3 For consider Him who endured such hostility from sinners against Himself, lest you become weary and discouraged in your souls.
4 You have not yet resisted to bloodshed, striving against sin.
5 And you have forgotten the exhortation which speaks to you as to sons: “My son, do not despise the chastening of the LORD, nor be discouraged when you are rebuked by Him;
6 For whom the LORD loves He chastens, and scourges every son whom He receives.”
7 If you endure chastening, God deals with you as with sons; for what son is there whom a father does not chasten?
8 But if you are without chastening, of which all have become partakers, then you are illegitimate and not sons.
consider (v.3) — reflect upon — Christ’s example
hostility (v.3) = to speak or act against
These persecuted Jews, mistreated by their brethren after the flesh who were still clinging to the temple sacrifices, are exhorted to thus contrast this opposition which they were meeting, with that endured by Messiah, and to do this in order that they would not be weary, fainting in their souls. — Hebrews in the Greek New Testament, by Kenneth S. Wuest, page 217.
Himself (v.3) — some manuscripts read “themselves” (see Numbers 16:38)
discouraged in your souls (v.3) — weariness of soul
resisted to bloodshed (v.4) — They hadn’t yet been tried and persecuted for their faith to the death (as many had and as Jesus did).
forgotten (v.5) — Proverbs 3:11-12; 13:24 (Job 5:17; Psalm 94:12)
despise (v.5) — make little of, treat carelessly
chastening (v.5) — used for the training and education of children — instruction to increase virtue — not punishment, but correcting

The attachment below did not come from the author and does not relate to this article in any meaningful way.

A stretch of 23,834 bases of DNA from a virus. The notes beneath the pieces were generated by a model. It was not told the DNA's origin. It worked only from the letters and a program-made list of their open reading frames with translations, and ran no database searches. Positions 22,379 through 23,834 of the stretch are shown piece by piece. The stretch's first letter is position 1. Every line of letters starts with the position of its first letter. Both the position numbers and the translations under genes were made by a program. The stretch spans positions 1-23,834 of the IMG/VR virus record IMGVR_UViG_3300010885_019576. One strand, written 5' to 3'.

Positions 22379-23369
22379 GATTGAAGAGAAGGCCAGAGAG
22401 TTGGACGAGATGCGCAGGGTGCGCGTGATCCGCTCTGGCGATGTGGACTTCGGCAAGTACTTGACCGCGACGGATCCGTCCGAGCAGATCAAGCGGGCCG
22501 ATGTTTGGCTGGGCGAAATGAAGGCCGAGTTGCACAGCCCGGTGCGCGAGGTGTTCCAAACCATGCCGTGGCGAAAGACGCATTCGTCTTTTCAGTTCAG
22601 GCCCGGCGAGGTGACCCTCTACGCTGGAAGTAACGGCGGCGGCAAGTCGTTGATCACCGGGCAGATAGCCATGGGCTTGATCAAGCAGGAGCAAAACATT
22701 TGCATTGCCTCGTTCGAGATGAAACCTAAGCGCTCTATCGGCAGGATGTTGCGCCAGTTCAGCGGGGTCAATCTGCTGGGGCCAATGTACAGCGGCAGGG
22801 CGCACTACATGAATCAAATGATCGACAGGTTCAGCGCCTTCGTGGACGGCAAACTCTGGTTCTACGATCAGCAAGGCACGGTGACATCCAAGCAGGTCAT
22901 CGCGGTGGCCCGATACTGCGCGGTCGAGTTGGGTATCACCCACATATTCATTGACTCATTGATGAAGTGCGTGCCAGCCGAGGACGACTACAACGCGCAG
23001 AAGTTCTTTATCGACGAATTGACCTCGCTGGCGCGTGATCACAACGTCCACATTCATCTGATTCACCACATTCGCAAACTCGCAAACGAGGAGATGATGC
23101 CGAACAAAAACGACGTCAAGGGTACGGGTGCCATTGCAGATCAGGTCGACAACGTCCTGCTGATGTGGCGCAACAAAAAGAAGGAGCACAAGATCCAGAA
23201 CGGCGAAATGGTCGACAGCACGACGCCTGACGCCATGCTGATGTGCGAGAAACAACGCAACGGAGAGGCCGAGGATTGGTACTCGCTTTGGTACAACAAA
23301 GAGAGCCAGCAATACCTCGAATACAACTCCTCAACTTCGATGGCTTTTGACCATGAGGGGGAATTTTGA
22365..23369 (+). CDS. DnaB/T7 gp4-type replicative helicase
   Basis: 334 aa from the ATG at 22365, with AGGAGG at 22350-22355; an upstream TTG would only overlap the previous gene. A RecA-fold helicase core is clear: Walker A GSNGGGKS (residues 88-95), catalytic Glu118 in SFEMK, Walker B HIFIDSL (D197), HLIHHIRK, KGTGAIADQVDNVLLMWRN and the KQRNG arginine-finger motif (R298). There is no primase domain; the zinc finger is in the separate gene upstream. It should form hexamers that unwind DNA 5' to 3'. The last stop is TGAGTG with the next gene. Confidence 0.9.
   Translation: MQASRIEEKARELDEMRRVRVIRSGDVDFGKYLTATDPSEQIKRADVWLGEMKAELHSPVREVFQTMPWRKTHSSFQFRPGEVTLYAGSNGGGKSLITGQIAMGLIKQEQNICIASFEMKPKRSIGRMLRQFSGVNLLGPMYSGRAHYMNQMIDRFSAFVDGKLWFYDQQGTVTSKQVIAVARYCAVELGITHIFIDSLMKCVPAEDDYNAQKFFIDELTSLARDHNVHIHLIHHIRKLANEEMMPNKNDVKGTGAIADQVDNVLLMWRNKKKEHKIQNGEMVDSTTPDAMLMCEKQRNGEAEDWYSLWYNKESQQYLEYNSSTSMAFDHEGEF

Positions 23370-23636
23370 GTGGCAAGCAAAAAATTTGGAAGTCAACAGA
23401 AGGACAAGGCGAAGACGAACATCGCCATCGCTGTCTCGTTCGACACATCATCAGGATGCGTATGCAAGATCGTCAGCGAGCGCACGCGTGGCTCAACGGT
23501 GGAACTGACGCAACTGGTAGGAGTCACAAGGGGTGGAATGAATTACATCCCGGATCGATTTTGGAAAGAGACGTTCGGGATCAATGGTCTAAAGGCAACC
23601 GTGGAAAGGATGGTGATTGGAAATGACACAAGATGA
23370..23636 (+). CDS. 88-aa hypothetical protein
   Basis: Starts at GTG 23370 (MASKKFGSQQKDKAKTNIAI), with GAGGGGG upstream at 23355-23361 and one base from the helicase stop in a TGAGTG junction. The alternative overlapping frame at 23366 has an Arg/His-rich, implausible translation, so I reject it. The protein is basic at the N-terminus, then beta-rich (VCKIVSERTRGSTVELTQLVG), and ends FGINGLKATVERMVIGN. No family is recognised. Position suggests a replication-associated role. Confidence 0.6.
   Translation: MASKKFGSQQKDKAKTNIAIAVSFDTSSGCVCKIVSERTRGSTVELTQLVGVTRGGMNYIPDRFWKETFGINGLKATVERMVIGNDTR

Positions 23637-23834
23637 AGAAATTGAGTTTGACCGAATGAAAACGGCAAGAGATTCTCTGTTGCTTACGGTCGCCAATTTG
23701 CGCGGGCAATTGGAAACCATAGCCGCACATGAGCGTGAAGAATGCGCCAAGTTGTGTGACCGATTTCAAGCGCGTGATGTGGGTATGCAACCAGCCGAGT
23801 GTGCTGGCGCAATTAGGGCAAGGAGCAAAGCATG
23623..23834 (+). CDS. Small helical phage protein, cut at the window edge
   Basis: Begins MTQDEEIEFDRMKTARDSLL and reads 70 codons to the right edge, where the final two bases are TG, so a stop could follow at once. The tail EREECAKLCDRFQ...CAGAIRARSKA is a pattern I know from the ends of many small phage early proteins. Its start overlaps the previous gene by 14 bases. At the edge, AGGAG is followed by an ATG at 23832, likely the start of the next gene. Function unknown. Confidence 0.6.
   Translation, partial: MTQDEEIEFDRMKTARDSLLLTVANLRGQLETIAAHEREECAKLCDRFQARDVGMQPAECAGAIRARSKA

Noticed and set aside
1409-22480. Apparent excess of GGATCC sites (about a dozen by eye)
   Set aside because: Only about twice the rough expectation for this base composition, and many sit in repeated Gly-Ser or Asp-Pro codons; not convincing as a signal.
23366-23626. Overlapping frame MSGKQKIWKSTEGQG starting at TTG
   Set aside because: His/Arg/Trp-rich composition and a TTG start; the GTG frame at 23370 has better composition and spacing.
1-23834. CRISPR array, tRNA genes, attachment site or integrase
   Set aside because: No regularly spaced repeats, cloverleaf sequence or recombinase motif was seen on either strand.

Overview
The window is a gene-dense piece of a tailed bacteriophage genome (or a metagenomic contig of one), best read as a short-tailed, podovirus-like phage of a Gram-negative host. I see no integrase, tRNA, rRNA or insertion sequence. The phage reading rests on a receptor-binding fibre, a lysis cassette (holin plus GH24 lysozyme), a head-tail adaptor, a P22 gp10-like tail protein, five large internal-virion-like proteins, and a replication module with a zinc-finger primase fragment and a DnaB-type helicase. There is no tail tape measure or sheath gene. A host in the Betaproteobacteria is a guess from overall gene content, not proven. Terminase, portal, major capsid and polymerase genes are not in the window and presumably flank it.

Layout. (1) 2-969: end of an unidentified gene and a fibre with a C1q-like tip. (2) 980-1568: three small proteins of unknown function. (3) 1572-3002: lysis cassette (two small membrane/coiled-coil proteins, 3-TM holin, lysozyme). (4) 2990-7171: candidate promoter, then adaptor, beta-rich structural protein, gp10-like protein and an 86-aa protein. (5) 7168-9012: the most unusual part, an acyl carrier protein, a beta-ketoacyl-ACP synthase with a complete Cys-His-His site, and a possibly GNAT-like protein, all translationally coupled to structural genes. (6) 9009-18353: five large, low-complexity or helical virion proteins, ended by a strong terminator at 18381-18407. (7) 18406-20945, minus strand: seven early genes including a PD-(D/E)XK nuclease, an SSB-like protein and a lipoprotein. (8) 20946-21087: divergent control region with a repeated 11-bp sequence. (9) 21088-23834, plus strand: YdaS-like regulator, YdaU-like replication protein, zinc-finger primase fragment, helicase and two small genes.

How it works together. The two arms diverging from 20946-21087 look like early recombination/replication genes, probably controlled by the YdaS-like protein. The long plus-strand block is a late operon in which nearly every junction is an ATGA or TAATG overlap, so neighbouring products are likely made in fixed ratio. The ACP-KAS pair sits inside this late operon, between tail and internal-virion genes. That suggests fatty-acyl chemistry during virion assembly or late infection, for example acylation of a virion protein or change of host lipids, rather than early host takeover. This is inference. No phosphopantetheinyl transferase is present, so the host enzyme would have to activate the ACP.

When the time of chastising, the Great Tribulation, takes place, Hebrews must suffer even unto blood, even unto the death of a martyr. To despise what was taking place would be evidence of rebellion rather than submission, and that would be unacceptable. To faint during what was taking place would be evidence of not enduring to the end, and that would be unacceptable as well.
How shall we escape if we neglect so great a salvation, which at the first began to be spoken by the Lord, and was confirmed to us by those who heard Him (Hebrews 2:3).
The answer to the rhetorical question of Hebrews 2:3 has been confirmed in this passage: there is no escape and the chastening is to be endured, not despised. — M.A.D. about Hebrews, by Terence D. McLean, page 174.
love (v.6) — agape
receives (v.6) — recognizes as a son
Verse 7 should read “It is for chastening you are enduring … ”
endure (v.7) — The Hebrews should “remain under” the chastening hand of God.
Those who would reject the Messiah and return to the Old Testament religion would prove themselves not sons.
In the Old Testament, Israel was taught to regard any visitation of God’s disciplinary measures such as drought and famine or enemy attack, as a sign of His displeasure with His people because of their sins. Hence, these Hebrews in the first-century would naturally regard this persecution in the same light. The writer hastens to assure them that instead of this chastening being an indication that they were not right with God, it was a proof of their sonship, for all sons are partakers of chastening. Those among them who would not submit to this chastening were, therefore, unsaved. — Wuest, pages 218-219.